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Ph, SoKor agree to ship 4.63M kilo waste from Villanueva back to Korea

South Korean Director General of the Ministry of Environment Young Dae Jeung presented these proposals to the Philippine officials during a meeting at the Mindanao International Container Terminal in Tagoloan town, Misamis Oriental on Thursday.

Jeung offered Philippine officials three proposals: burn the wastes by incinerator that would be constructed by South Korea or bury the wastes in a landfill to be constructed also by South Korea.

Aileen Lucero, national coordinator of the Ecowaste Coalition, said Philippine officials rejected out right the first two proposals and opted for the third proposal which was to repatriate the garbage back to South Korean in accordance with the Basel Convention.

“We laud the firm stance of customs and environmental officials in the region to have the illegal traffic waste re-exported to its source in South Korea.  The Basel Convention imposes an obligation on the State of Export to ensure the return of wastes deemed to constitute ‘illegal traffic’,” Lucero said.

Lucero said that under this convention, the  obligation of the State of Export to manage the illegal traffic waste “in an environmentally sound manner may not under any circumstances be transferred to the State of Import or transit.”    

The Philippine officials were led by Customs port collector John Simon and Rep. Juliet Uy, (1st district, Misamis Oriental) attended the meeting that lasted from 10 a.m. to 7 p.m. Thursday.

Misamis Oriental provincial board member Gerardo Sabal said he also rejected the first two proposals especially since the proposed landfill would be made inside the province.

Neither is an incinerator a good idea, Sabal said because it violates the Philippine Clean Air Act of 1999.

“Those two proposals are out of question because it will still be constructed in our province,” he said.

The household waste in Tagoloan town came in two shipments misdeclared as “plastic synthetic wastes” in July and August 2018.

The first shipment of 5,100 tons arrived on July 21, 2018 and was immediately sent to the four-hectare facility of the shipper, Verde Soko, in Sitio Buguac, Barangay Santa Cruz in Tagoloan.

The second shipment of 51 container vans loaded with 1,400 tons (1.27 million kilos) arrived in the second week of August last year and was also brought to the same facility.

The shipment caused an uproar among local government officials as residents of Sitio Buguac started complaining of foul smell from the facility.

On January 14 this year, 51 container vans containing 1,400 tons of garbage were loaded on a cargo ship for return to their port of origin in Pyeongtaek, South Korea

Lucero said Philippine and South Korean officials agreed on the third proposal which was to ship the wastes back to Pyeongtaek, its port of origin.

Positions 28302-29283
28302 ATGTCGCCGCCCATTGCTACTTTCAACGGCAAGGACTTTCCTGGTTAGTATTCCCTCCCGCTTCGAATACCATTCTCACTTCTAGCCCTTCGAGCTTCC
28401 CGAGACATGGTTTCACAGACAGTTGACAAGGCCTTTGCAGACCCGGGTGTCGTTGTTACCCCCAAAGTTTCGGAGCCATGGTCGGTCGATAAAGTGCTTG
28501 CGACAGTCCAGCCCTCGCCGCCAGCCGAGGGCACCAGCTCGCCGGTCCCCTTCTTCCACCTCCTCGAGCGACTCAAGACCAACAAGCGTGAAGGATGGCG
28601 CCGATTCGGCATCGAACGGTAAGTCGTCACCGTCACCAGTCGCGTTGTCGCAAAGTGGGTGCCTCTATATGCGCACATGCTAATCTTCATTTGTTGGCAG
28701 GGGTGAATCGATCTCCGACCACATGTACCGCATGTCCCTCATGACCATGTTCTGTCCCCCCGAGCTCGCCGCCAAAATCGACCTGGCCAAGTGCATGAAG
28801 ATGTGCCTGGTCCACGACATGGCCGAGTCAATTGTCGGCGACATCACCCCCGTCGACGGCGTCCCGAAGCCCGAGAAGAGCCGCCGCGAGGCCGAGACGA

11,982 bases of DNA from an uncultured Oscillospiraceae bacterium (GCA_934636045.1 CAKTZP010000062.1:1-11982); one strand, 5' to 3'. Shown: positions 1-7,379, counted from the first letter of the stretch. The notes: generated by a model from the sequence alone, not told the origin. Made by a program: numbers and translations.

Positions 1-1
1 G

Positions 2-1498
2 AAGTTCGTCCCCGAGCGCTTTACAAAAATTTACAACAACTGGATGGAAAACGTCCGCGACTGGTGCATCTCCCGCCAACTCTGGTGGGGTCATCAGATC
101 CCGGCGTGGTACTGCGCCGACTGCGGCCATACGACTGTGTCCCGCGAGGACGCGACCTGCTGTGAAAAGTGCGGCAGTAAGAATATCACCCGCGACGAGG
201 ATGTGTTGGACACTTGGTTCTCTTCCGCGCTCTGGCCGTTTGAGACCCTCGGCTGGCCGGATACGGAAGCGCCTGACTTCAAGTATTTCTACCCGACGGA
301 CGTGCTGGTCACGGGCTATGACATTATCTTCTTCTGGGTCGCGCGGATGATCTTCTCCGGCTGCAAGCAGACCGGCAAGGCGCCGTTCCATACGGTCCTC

She said the Philippines agreed to cover all costs concerning repacking, containerizing, transporting the waste from the Verde Soko facility in Villanueva town to the container port terminal in Tagoloan town; and also customs clearing.

Lucero said the South Korean government agreed to shoulder the costs of shipping from the port of Tagoloan, Misamis Oriental to Korea.

“Both parties agreed that this incident was caused by an illegal exporter in South Korea and an illegal importer in the Philippines,” she said.

The cost of repacking the wastes into sling bags, placing them in container vans and transporting from the Verde Soko facility to the port is estimated to be  P7 million.

The shipping costs from the port of Tagoloan to Pyeongtaek, South Korea is  estimated to be P10 million and will be shouldered by their government.

Sabal said Verde Soko’s President, Niel Alburo, promised to shoulder the cost of repacking.

He said F2 Logistics, the trucking company that brought the wastes to the Verde Soko also agreed to shoulder the cost of transportation.

“Their compliance will favor them considerably especially that criminal cases have been filed and warrants for arrests have been issued against them,” Sabal said.

The National Bureau of Investigation (NBI)-Northern Mindanao filed criminal charges against Alburo and the directors of Verde Soko, the importer of the wastes.

 A court in Misamis Oriental issued arrest warrants against Alburo and seven other company directors for alleged violations of the Customs Modernization and Tariff Act (RA 10863) and Toxic and Hazardous Waste Act (RA 6969).

 Alburo and his co-accused have posted bail for their temporary liberty. 


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